Little Steps (eBook) By James Adams
This book is a journal documenting how I survived the traumatic loss of my son Andrew through suicide on November 7, 2009. At the time my son committed suicide, I had been keeping a journal off and on for most of my life. These conversations seemed to occur when my questions and issues were personal, emotionally charged, and usually beyond my coping skills.
My book begins in the month of August 2009 when I was deep into reading a series of books by Neale Donald Walsch which began with Conversations with God: An Uncommon Dialogue, Book 1 and his newest book, which I was just beginning to read, When Everything Changes, Change Everything. Even though my son died in November, I started this book beginning with August because that provides background information as to what was going on in my life and Andrew’s life in the months leading up to his suicide. Also, this is a way for me to introduce you to my journal’s conversational style of writing.
Mind you, in my own journal writing, I rarely if ever figured out who I was hearing or who was answering my questions; I was just glad to have some other clearer and wiser viewpoint to help me see my way through stressful situations. Every time I pressed whomever I was listening to for names and titles, I got brushed off. The voices’ argument was: “If you are going to use the information that comes to you, it is your responsibility to take ownership of it, and of the consequences brought to you by using that information, not because something or someone else was telling you what to think.”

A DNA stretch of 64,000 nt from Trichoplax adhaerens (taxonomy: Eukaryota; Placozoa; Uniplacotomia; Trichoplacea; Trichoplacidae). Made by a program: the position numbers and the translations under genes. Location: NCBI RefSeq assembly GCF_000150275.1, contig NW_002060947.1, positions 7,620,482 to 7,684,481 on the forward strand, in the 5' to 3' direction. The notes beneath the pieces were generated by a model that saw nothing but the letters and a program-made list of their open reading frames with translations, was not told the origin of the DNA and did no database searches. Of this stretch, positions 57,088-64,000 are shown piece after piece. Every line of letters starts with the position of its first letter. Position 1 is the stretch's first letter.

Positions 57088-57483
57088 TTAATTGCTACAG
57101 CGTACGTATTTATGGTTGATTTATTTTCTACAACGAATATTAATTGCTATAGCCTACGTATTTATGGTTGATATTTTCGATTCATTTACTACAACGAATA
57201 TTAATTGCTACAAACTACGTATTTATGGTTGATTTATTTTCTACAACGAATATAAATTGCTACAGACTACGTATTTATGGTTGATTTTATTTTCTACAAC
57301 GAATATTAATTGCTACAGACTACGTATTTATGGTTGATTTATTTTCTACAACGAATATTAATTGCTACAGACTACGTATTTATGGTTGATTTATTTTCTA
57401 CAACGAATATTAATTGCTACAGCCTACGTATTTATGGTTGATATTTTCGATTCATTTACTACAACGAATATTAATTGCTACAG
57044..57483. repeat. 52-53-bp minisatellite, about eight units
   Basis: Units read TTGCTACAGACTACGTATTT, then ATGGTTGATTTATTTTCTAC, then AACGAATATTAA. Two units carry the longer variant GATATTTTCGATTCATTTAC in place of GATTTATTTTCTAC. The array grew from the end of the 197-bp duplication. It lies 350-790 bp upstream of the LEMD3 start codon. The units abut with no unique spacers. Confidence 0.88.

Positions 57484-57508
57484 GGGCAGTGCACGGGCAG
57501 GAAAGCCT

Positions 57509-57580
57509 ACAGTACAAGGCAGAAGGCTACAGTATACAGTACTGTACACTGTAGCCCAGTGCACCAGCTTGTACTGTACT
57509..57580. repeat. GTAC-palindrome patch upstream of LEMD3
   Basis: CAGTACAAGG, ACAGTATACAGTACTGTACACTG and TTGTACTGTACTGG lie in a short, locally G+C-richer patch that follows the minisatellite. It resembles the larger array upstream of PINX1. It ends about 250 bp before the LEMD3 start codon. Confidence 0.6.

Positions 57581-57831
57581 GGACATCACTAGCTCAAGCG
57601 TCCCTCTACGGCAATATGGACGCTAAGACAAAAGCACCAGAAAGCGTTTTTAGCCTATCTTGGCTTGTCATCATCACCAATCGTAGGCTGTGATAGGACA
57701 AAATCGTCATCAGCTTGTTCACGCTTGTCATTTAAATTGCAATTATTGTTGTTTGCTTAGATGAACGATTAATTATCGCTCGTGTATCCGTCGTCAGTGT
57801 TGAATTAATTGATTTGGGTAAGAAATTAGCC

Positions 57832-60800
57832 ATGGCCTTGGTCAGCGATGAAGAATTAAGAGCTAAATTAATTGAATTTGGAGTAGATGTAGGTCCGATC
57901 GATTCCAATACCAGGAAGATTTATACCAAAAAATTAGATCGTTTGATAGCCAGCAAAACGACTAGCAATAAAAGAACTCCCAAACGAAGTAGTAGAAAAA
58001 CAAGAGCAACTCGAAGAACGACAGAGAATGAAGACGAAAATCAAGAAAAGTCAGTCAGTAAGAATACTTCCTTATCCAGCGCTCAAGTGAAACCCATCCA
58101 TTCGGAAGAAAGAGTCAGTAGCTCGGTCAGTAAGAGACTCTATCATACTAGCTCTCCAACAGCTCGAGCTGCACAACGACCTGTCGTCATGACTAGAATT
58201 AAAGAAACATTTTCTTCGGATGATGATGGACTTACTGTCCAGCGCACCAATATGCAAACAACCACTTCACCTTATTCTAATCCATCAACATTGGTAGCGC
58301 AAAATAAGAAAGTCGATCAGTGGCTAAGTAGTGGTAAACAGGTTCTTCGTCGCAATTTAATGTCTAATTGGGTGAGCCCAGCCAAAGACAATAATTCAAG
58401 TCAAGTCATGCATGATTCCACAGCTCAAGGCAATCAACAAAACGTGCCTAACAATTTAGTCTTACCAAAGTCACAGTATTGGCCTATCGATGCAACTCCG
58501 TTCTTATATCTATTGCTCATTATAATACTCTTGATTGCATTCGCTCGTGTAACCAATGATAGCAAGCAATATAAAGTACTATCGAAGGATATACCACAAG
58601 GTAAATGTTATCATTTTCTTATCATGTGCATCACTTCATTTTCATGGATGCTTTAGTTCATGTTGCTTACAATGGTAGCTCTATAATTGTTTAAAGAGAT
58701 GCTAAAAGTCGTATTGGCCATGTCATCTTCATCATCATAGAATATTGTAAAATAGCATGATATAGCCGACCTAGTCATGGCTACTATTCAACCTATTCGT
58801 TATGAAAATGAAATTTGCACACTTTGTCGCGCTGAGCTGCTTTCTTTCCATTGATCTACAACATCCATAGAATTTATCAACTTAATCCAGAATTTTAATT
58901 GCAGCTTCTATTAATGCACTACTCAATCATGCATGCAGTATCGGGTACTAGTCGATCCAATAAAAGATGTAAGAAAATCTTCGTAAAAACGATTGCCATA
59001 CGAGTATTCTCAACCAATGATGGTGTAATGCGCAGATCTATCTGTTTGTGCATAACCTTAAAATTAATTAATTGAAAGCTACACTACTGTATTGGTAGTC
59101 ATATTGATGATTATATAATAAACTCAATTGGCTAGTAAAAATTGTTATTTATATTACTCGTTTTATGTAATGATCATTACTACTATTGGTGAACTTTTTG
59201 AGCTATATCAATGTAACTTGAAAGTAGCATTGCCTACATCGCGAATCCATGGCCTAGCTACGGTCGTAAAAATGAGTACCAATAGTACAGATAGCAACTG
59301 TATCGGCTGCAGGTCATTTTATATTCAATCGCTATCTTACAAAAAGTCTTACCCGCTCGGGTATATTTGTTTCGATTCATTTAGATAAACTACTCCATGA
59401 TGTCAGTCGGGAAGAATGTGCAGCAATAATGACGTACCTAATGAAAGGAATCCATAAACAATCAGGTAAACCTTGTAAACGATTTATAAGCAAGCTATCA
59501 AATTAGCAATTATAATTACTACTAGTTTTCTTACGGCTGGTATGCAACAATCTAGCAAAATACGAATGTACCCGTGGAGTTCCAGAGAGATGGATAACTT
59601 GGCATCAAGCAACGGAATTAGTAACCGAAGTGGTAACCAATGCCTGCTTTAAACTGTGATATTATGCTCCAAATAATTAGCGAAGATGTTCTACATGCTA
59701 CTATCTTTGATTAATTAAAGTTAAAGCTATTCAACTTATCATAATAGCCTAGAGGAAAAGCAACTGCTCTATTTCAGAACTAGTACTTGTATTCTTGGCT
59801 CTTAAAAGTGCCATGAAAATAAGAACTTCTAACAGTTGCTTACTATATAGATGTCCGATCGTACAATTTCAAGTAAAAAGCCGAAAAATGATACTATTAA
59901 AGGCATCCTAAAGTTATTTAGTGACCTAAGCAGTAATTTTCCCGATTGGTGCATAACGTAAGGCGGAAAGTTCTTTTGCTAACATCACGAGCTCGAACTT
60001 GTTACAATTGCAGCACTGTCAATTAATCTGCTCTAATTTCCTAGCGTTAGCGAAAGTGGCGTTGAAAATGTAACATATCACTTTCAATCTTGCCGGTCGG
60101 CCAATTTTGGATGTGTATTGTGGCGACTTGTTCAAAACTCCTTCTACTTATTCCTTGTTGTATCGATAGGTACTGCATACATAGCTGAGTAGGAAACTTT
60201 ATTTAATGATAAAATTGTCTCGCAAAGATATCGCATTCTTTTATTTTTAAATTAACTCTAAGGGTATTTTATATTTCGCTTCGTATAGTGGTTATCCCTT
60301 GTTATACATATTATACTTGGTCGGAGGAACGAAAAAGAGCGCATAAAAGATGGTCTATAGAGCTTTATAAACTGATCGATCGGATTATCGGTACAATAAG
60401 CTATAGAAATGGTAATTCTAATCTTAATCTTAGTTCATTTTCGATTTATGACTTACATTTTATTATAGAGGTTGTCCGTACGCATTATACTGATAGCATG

As I wrote in my journal during these conversations, these voices in my head sounded like my own voice but I could easily identify them due to the quiet, calm tone and depth of wisdom they emanated.
As I wrote them down, I knew how the conversation unfolded but not how it would look in writing, so in this book I created some formatting identifier to tell when it’s me talking and thinking or when it’s “someone else” doing the talking. As a result, I use brackets and italics to identify “their” contributions to the conversation. And then, occasionally I hear voices from people I do know and I can identify. Mostly it’s family members and friends who have died or “crossed over,” or happen to be teachers, authors, or characters in books I am reading, and hearing them as they communicate with me. At those times, I can visualize them or use their actual names and I put their part of the conversation in bold italics so you, the reader, can tell them apart from my other conversations.
Having had years of conversations and insights helping me cope with everyday issues I was so thankful that those conversations continued through the loss, shock, grief, and recovery from Andrew’s suicide. What follows are my journal entries for the days noted at the top of each entry. Wherever possible I kept the conversations sounding just like I heard it. What you read is what I wrote as I was experiencing it.
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